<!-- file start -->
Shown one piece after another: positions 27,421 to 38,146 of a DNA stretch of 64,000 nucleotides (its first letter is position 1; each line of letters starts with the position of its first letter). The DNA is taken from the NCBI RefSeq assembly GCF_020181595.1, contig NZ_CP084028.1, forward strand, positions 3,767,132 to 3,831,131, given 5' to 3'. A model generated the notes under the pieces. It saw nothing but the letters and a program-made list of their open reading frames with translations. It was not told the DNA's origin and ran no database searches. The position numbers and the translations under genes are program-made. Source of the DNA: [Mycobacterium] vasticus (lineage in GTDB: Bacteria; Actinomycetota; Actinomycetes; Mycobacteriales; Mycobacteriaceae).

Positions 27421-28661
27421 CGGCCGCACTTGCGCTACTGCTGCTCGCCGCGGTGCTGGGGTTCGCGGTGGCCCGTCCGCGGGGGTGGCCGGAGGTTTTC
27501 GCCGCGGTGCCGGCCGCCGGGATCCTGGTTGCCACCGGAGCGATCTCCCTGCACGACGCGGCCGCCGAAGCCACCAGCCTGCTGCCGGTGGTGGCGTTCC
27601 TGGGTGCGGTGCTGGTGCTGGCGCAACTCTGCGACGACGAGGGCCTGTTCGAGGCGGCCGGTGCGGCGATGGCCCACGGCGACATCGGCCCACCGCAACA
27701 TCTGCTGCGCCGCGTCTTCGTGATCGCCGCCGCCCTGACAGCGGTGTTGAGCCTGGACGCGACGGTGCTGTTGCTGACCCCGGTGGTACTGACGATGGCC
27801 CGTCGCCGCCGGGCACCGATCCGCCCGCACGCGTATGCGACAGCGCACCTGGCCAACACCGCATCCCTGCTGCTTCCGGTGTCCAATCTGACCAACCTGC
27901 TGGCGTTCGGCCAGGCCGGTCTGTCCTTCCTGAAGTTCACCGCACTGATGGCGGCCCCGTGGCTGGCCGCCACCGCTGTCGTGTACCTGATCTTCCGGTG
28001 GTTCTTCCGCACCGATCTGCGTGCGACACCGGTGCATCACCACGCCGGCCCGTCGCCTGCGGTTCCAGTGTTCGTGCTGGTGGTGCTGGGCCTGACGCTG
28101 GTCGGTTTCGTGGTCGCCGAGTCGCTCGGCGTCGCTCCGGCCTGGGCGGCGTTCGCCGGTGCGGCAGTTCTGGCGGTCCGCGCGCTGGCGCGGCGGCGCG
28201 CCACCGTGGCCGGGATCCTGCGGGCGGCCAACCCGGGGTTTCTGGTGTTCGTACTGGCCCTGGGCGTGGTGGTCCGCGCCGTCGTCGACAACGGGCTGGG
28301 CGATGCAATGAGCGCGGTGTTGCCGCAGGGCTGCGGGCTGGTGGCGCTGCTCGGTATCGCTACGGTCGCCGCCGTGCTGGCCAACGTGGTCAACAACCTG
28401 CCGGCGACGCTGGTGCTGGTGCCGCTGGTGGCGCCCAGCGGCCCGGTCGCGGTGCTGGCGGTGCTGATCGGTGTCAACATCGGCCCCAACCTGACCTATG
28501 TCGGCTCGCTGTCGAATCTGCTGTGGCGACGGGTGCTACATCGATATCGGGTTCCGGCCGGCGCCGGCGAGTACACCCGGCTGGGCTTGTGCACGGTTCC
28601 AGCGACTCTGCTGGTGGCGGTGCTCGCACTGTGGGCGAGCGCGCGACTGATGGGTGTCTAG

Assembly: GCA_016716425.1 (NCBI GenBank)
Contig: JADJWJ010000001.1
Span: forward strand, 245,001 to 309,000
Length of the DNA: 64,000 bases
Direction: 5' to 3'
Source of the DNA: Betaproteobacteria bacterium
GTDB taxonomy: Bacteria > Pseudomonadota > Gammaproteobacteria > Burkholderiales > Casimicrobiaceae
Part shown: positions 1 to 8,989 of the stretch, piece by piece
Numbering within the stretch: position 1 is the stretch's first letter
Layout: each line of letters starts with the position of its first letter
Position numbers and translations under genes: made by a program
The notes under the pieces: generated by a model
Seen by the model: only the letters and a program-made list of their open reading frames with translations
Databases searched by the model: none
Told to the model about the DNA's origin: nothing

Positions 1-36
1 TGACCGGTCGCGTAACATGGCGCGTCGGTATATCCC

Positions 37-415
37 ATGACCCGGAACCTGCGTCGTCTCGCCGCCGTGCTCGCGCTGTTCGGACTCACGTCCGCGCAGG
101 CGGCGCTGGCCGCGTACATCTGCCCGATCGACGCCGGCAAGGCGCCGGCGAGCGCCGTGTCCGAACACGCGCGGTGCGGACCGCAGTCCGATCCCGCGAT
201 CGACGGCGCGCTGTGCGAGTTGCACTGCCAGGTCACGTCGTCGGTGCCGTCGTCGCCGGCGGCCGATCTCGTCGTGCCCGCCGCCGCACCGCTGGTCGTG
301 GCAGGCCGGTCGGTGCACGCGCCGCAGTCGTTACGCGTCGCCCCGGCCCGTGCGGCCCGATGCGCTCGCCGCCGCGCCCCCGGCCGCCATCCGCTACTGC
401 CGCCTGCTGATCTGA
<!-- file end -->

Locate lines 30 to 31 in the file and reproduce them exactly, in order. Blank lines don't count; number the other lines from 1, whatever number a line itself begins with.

Told to the model about the DNA's origin: nothing

Positions 1-36